The choli couture

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By Reshmi Chakraborthy

This is one piece of clothing that can transform your simple sari intro a truly sensational statement. Here are a few hot trends for you, to help you get started on the path of edgy experimentation.

“Trends keep changing when it comes to the sari but what stands out is a good, well cut choli,” says Bangalore designer Shylaja Ananth, who specializes in designing blouses for brides. “A heavily embellished choli with a simple sari works great and you can wear it by draping the pallu to one side. It’s a good way to show off the fit as well as the work on the blouse,” suggests Shylaja.

Long cholis work well with lehengas too and since you do not need to bother with a pallu, there’s more scope for experimentation. You could wear it long sleeved or one shouldered, like actor Imran Khan’s fiancé Avantika Malik did at their engagement recently. “Cut out sleeves is another great option for a choli with a lehenga, though you need to be sure they work on you,”  says Barkha Kumar, stylist with a Mumbai fashion house. If you are wearing a plain toned georgette or crepe sari, a choli with sheer sleeves could also look good, she adds.

The blingy blouse
If you love bling on your blouse, keep it short and team it up with a transparent sari. “I advise clients to get a nice crepe or a sari that drapes well and wear a richly embroidered choli that can be seen through,” says Shylaja. Think Kareena Kapoor, who probably owns this look. And if you have a waistline that would put Lara Dutta to shame, it’s something worth trying with a lehenga as well.

You could even tinker around with texture and fabric to give your choli a style that’s truly different. Shylaja specializes in patchwork cholis, by segregating different shades of one color; a style that looks great with Kanjeevarams. You could also try materials like jute or coarse fabric to give it an ethnic yet edgy feel.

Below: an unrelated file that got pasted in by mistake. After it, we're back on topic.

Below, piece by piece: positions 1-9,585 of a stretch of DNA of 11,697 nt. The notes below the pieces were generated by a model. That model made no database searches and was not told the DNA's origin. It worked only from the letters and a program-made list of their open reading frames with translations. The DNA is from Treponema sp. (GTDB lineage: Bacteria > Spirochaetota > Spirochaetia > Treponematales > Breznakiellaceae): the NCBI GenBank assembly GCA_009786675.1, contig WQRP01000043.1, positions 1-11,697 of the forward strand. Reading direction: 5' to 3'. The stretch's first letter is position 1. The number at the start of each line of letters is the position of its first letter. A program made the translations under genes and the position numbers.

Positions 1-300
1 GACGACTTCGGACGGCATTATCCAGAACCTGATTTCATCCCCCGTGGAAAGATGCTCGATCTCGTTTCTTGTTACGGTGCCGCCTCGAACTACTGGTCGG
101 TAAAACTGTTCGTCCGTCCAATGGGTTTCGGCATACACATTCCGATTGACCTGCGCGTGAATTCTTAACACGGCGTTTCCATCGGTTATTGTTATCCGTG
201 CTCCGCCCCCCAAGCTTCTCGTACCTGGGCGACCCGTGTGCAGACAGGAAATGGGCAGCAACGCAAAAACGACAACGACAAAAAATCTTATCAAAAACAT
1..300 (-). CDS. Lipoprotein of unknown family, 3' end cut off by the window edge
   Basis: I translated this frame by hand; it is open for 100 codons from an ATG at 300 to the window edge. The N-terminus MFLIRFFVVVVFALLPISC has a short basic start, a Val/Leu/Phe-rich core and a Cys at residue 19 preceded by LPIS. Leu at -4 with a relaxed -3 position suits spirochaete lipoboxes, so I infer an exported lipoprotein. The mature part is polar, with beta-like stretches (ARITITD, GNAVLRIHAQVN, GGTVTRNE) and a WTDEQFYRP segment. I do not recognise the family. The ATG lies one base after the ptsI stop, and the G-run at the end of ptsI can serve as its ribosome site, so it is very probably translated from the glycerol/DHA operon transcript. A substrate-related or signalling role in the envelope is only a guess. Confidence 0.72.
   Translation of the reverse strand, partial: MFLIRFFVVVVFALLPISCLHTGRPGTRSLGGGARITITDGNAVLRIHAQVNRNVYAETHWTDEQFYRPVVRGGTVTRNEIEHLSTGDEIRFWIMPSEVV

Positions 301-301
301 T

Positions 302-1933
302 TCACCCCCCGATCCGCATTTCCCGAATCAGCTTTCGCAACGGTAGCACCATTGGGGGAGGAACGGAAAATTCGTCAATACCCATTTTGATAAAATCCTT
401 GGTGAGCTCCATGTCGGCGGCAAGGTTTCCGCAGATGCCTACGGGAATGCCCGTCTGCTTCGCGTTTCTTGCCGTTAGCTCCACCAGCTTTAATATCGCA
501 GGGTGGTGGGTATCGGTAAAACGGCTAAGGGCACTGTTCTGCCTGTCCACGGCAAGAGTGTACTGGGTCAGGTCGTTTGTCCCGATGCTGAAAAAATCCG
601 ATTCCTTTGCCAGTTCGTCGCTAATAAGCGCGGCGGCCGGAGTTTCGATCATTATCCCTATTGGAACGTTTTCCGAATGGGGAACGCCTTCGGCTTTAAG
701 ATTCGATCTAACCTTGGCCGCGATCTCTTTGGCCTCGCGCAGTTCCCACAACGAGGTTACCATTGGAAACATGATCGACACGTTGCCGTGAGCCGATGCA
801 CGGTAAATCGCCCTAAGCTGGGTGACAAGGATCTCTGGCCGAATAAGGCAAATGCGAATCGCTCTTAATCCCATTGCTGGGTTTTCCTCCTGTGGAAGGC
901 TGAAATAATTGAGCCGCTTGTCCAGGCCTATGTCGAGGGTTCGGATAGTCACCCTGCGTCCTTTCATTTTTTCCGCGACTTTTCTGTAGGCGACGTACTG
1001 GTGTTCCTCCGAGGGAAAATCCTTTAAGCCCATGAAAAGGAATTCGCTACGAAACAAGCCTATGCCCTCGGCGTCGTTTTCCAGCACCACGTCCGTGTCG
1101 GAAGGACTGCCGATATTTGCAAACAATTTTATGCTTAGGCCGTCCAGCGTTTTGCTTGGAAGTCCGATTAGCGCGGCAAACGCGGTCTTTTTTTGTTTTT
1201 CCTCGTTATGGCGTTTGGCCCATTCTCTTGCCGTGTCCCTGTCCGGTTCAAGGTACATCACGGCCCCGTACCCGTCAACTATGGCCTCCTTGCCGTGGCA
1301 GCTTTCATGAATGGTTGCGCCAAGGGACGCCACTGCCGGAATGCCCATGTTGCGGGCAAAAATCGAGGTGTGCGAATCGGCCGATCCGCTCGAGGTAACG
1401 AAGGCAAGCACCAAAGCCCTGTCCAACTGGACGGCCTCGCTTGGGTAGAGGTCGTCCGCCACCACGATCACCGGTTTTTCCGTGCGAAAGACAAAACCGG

Dressy with a classic edge
Love your blouse dressy but do not want an overdose of bling? A raw silk blouse with gold shimmer piping or a Kundan-style broach embellishment on the sleeve or the back is the answer. You can even finish off the blouses with temple jewelry type accessories to match the sari. Shylaja suggests that you keep the neckline absolutely simple to draw attention to the work on your choli. A complicated neckline would be a bad distraction, especially if the sari you are wearing happens to be gorgeous. The draping is equally important to make it all look not just unique but flattering as well.

West inspired looks
Girls, who want to give their traditional lehengas and saris a Western touch, could don a corset. From Vikram Phadnis to Manish Malhotra, every designer has done his or her version of the corset choli and if you have the shoulders for it, it can look great with both lehengas and saris.

In fact, there seem to be more Western style variations that you could try. Shirt like blouses in shimmer georgette and transparent chiffon could be worn with a sari or a lehenga. Or else if you have a lehenga that isn’t too heavily embroidered or overly Indian in its look, you could even team it with a fitted jacket.

While lehengas need  specific cholis with them, you could have a few blouses in your closet that could team up with a number of saris. Neutral colors like black, maroon, gold and green in good raw silk are great to brighten up almost any sari.

Depending on the mood, you could make these backless or high-necked, full sleeved or bare-arm. In short, the possibilities are endless. All          you need to do is to start thinking!

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